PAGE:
JUDY KRAVIS

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Saturday, 3 April 2021

Cynthia Ozick

Cynthia Ozick is having a moment here, as a cold spring sharpens, then luxuriates in the late afternoon. 

In The Puttermesser Papers she invents a character who creates a girl golem by walking seven times around a pile of potting compost on the floor. The golem helps her creator, her mother, to rise in the world, until the golem, whose name is Xanthippe, also known as Leah, starts to get out of hand. She is a miracle and then useful and then runs amok and is returned —her mother walks around her seven times times in the other direction—whence she came, to the earth of her mother's pot plants in a heap on the floor. 

Cynthia Ozick stretches the sack of learning into one shape after another. After the golem story the relationship between George Eliot and George Lewes as paradigm; then a loud Russian cousin comes to stay. 

It would be cloying, this transference of reading into story, into life, but actually it's a delight. To a bookish reader like me, anyway. The narrator of Heir to the Glimmering World, Rose, or Rosie, or Mrs Tandoori (all names shift about in a glimmering world) is, at eighteen, as bookish as you can be and still keep your own voice.

My suitcases held only the sparest handful of the books I valued, since it had always been my habit—privately I felt it to be an ecstasy—to enter, as into a mysterious vault, any public library. I was drawn to books that had been read before, novels that girls like myself (only their mothers would not have died) had cradled and cherished. In my mind—I supposed in my isolation—I seized on all those previous readers, and everyone who would read after me, as phantom companions and secret friends.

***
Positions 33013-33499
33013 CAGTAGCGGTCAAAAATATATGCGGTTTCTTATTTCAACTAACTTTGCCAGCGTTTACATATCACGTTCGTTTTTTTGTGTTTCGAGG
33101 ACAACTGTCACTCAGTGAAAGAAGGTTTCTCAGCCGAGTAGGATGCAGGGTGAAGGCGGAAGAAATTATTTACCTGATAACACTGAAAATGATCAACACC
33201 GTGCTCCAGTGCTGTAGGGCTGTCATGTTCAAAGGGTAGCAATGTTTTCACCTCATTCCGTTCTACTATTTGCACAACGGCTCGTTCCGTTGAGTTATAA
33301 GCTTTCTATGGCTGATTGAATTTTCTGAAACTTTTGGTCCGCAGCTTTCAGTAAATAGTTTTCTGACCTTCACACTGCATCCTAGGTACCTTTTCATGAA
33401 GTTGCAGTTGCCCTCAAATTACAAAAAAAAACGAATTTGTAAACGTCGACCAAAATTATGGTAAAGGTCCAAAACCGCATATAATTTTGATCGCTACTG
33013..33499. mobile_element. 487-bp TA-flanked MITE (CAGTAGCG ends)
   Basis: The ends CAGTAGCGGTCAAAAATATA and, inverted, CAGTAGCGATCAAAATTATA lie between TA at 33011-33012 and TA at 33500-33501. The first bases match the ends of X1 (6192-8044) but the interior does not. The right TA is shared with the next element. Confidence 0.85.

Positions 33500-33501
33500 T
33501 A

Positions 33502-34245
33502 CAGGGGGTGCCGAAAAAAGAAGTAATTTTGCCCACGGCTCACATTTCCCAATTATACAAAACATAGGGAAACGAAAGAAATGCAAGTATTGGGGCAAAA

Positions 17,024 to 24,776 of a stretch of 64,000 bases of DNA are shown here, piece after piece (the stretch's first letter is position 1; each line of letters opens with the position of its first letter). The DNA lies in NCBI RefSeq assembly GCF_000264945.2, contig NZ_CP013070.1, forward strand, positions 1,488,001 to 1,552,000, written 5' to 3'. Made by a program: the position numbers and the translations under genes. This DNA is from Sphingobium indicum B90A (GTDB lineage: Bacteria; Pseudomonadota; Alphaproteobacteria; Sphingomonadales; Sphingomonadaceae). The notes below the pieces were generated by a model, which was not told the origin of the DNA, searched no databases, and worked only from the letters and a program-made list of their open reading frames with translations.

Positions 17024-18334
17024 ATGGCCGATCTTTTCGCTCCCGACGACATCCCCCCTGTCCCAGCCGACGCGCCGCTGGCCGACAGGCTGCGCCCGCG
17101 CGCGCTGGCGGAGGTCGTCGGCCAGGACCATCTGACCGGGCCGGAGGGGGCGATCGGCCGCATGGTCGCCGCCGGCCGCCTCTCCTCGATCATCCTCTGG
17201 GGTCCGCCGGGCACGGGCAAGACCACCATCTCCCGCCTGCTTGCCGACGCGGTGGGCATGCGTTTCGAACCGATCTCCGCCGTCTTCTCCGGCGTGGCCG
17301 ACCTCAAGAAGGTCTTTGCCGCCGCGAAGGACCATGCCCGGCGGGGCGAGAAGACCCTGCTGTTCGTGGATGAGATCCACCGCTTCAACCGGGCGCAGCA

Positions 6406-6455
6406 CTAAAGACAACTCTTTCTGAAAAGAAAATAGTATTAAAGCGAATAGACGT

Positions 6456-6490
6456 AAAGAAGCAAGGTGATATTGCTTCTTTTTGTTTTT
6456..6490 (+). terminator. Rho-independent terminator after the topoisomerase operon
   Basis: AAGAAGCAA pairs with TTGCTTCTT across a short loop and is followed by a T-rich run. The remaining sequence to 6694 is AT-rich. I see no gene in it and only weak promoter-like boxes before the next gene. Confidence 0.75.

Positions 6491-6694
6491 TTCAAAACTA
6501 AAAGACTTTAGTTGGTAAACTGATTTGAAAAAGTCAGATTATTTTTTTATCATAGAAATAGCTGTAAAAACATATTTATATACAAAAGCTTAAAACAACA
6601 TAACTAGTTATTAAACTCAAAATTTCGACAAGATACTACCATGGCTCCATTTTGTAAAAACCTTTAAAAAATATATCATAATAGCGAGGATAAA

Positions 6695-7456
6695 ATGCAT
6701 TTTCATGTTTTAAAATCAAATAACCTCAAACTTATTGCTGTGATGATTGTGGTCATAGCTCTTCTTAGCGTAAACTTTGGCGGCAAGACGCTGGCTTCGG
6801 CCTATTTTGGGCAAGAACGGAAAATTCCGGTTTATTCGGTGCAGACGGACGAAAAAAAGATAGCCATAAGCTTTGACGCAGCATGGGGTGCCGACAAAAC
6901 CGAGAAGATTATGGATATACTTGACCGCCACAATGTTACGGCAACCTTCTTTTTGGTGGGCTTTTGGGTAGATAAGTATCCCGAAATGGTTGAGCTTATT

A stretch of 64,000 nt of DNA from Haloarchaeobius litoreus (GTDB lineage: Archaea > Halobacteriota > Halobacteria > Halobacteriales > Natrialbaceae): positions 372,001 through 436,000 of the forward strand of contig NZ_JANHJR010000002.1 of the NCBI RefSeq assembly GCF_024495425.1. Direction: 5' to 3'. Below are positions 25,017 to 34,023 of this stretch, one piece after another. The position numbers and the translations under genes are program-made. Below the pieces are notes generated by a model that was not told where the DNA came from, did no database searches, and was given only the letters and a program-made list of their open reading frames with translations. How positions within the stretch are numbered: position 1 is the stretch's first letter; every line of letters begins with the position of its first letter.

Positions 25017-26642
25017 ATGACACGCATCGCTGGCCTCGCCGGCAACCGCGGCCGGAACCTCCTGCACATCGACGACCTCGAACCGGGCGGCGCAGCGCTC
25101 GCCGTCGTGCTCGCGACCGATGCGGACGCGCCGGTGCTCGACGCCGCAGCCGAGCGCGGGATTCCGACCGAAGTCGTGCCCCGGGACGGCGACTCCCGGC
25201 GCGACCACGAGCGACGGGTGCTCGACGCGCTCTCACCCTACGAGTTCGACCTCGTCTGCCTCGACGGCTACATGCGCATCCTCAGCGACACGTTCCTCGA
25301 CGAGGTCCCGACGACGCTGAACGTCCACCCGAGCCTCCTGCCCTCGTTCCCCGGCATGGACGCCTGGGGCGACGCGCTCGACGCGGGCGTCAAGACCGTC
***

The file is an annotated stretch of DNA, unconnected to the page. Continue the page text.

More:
Cynthia Ozick brings the Mitwissser tribe of German Jewish immigrants forward on a platter of thinking and some very lithe storytelling. Engrossing and sometimes moving, as she goes into the deeper surges and old ideals. For example, the narrator's gradual understanding of the german word Bildung.

(Mrs Mitwisser) would say of her grandfather ... "Er war en sehr gebildeter Mann," and she said the same of Erwin Schrödinger. Eventually I understood that a man in possession of Bildung was more than merely cultivated; he was ideally purified by humanism, an aristocrat of sensibility and wisdom.

(Mitwisser = With Knowledge, I suppose) In a story of runaways and reprobates, immigrants and denunciation of all that isn't Essence— 'to add is to undermine'—Rosie the narrator, amanuensis to a big unsmiling Teuton and companion to his wavering wife Elsa, and their five children, gradually brings forward her own life, as a young person should. She has an admirer, she has a cousin, she is needed, she has a role, she is grounded, eventually, in her creator's creation. 

Rosie/Rose, the eponymous heir, or one of them, finds her way through the Mitwisser tribe in 1930s outer Bronx, and emerges, ready for New York proper, having seen the Mitwissers disassemble and reform, add and subtract, countless times, and her own path grow out of theirs.


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